The High Desert town of Bonanza—elevation 4,127 feet—is located twenty-five miles east of Klamath Falls and about twenty miles north of the California state line. At the center of the cloverleaf of three ranch and forest valleys and one mountain region, Bonanza is where ranchers, mountain residents, and seasonal hunters and fishers stock up on supplies and local news.

John S. Shook established the Bonanza post office in 1875 at the site of the Big Springs on Lost River. Bonanza is Spanish for “great prosperity” or “abundance,” and it is believed the town’s name referred to the many suckerfish caught at the Big Springs by Native people who camped there each year. Shook, who enlisted as a scout during the Modoc War, raised livestock and located a sawmill at Big Springs.

By 1910, Bonanza boasted the Shook sawmill, a hotel, blacksmith, bank, creamery, newspaper, boardinghouse, school, flourmill, slaughterhouse, and a brickyard. Cattle and grain were the region’s chief products, and Bonanza was important enough in Klamath County that it was a contender for county seat. Devastating fires, however, scorched the town in 1910, 1913, 1914, and 1930, each time destroying shops, homes, and businesses. Later fires also plagued the town, including a 1944 fire that destroyed the school. 

In 2015, Bonanza had a population of 450, and its school, post office, churches, gas stations, general store, and clinic serve the 4,600 residents of Langell, Poe, and Yonna Valleys. In the twenty-first century, the Big Springs has experienced low water levels, but the region continues to produce cattle, dairy, and alfalfa.

The same community spirit that rebuilt the town four times continues to thrive in Bonanza. Civic organizations include volunteer fire and ambulance services, a city hall, the Bonanza Cares Community Organization, a Lion’s Club, a cemetery, and an irrigation district. The town also has Big Springs Park, a city park; the Bonanza School, which serves K-12 students; the Bonanza Library and Community Center; and four churches. Annual community events include farmers markets; a chili cook-off, craft fair, and car show; Arts in the Park; Halloween Trunk-or-Treat, where residents decorate their cars and hand out candy to trick-or-treaters; and a Christmas bazaar.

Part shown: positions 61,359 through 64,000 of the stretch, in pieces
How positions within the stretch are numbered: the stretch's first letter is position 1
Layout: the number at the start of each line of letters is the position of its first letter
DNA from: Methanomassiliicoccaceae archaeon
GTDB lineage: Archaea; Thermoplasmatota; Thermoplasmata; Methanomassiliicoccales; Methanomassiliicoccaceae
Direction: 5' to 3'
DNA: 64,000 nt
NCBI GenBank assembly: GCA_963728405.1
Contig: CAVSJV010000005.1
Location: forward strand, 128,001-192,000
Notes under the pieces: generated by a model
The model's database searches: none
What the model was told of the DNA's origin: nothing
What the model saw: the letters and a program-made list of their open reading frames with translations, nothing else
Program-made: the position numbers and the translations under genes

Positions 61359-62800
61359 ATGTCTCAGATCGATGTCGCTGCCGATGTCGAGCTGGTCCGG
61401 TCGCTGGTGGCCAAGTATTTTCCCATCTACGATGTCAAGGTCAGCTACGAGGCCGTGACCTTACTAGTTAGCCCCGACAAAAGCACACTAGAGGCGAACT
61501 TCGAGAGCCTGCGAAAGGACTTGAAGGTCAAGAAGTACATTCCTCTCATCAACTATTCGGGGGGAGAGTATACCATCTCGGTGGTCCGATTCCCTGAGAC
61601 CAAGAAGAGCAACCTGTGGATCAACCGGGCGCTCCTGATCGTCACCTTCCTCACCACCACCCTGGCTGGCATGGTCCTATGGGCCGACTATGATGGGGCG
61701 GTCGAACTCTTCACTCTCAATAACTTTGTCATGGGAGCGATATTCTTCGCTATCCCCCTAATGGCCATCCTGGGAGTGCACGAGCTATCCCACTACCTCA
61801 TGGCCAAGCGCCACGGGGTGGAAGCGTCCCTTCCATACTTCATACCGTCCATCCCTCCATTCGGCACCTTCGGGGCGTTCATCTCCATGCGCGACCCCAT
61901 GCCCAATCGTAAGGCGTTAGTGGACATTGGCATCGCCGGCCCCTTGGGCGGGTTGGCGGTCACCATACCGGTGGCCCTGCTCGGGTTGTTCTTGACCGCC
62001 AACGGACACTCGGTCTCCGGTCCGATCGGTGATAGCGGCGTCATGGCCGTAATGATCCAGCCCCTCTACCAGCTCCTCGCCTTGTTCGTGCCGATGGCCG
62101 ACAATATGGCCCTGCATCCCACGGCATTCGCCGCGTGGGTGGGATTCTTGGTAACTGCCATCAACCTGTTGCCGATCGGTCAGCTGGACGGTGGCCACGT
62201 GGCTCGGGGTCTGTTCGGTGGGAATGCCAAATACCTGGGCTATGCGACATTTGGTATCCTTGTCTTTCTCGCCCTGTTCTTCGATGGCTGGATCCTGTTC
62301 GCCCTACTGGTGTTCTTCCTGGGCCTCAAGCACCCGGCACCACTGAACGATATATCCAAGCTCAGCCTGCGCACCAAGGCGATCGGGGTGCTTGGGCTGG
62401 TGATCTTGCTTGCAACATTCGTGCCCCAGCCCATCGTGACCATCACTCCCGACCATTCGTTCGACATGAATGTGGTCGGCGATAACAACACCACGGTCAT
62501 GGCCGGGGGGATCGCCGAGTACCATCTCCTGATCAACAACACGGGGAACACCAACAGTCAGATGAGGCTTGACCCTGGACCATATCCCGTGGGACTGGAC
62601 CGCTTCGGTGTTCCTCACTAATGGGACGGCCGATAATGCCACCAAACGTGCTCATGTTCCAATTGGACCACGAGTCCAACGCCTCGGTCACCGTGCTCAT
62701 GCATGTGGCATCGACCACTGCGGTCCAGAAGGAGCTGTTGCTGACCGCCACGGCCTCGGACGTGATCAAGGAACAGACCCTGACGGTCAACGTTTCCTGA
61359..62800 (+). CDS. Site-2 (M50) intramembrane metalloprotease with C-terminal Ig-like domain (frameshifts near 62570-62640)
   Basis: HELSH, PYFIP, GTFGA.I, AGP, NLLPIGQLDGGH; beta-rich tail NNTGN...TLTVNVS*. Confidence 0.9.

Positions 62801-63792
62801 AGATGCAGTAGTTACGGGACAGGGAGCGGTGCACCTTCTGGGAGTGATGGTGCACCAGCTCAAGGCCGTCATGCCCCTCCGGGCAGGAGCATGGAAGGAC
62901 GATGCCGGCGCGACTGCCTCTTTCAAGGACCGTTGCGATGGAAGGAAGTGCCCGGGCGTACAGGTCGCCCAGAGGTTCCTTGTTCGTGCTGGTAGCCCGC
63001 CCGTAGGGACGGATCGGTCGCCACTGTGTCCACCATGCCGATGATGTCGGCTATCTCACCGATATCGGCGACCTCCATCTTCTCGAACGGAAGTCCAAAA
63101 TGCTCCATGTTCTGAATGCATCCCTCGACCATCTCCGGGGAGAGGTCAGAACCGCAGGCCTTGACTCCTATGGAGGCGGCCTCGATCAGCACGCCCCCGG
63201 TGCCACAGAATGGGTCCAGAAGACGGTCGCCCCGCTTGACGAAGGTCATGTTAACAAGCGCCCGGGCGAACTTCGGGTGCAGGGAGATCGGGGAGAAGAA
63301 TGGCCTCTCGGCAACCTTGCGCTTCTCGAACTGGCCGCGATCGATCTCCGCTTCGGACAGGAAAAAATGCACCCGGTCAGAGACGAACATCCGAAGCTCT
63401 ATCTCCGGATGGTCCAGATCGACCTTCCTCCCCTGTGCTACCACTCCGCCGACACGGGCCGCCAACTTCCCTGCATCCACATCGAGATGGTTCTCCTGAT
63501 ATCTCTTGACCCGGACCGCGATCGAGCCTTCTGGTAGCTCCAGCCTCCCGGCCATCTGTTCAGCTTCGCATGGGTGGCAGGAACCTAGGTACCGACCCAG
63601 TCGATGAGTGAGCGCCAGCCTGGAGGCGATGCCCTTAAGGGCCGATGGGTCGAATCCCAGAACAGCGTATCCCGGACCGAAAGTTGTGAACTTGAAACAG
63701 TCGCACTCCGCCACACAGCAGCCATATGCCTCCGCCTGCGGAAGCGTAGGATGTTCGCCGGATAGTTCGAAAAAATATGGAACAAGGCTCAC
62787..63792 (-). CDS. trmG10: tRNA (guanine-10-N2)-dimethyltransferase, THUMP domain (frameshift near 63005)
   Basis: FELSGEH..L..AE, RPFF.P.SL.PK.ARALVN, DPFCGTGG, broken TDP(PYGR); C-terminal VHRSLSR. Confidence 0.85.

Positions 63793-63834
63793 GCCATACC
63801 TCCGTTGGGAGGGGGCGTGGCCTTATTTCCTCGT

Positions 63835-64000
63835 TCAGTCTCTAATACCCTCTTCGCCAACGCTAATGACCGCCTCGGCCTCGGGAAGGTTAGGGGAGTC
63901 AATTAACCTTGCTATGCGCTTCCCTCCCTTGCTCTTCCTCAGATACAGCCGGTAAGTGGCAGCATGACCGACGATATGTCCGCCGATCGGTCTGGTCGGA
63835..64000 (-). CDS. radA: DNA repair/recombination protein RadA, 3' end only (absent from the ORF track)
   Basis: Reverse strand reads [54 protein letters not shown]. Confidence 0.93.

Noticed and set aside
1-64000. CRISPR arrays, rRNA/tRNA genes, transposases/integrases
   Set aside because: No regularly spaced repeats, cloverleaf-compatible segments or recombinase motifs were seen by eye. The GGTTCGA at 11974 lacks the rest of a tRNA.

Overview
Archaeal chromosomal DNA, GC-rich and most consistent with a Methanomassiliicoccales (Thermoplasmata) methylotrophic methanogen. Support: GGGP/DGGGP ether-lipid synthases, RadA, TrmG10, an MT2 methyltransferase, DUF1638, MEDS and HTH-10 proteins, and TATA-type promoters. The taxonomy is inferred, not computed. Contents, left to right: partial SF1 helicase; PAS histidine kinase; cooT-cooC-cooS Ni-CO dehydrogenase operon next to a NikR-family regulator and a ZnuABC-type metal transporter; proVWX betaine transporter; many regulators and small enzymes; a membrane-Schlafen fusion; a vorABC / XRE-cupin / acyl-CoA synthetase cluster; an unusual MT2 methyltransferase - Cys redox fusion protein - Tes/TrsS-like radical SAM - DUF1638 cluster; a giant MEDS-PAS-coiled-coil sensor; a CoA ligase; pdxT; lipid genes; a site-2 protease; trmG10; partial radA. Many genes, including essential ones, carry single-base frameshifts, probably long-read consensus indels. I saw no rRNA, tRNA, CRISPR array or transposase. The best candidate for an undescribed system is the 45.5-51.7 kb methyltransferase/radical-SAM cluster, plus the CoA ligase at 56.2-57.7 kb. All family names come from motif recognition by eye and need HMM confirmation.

Downtown Bonanza, c 1910; I.O.O.F Lodge on left
Courtesy Oregon Hist. Soc. Research Lib., 016095


Map It

Further Reading

Klamath Echos: Langell Valley-Bonanza. Klamath Falls, Ore.: Klamath County Historical Society, 1972.

“Oregon Trail: Bonanza Fires.” Newswatch 12. KDRV, Medford, Ore., 28 Feb. 2013. 

Related Articles

Klamath Basin Project map.
Klamath Basin Project (1906)

When trapper Peter Skene Ogden first saw the Upper Klamath River Basin in 1826, he observed that “the Country as far as the eye can reach [was] one continued Swamp and Lakes.” Following the end of the Modoc War in 1873, settlers began arriving in the region, eager to raise crops and livestock. However, the …

Walker Bridge, spanning Klamath River in Klamath National Forest, Siskiyou County, Calif., 1930s.
Klamath River

The Klamath River originates on a plateau east of the Cascade Range in south-central Oregon. Among its sources are underground springs that emerge from fissures in volcanic rock; the Wood, Sycan, Sprague, and Williamson rivers; marshes and wetlands; and Upper Klamath Lake. The Klamath, a haven for many species of …

Related Historical Records

This entry was last updated on March 17, 2018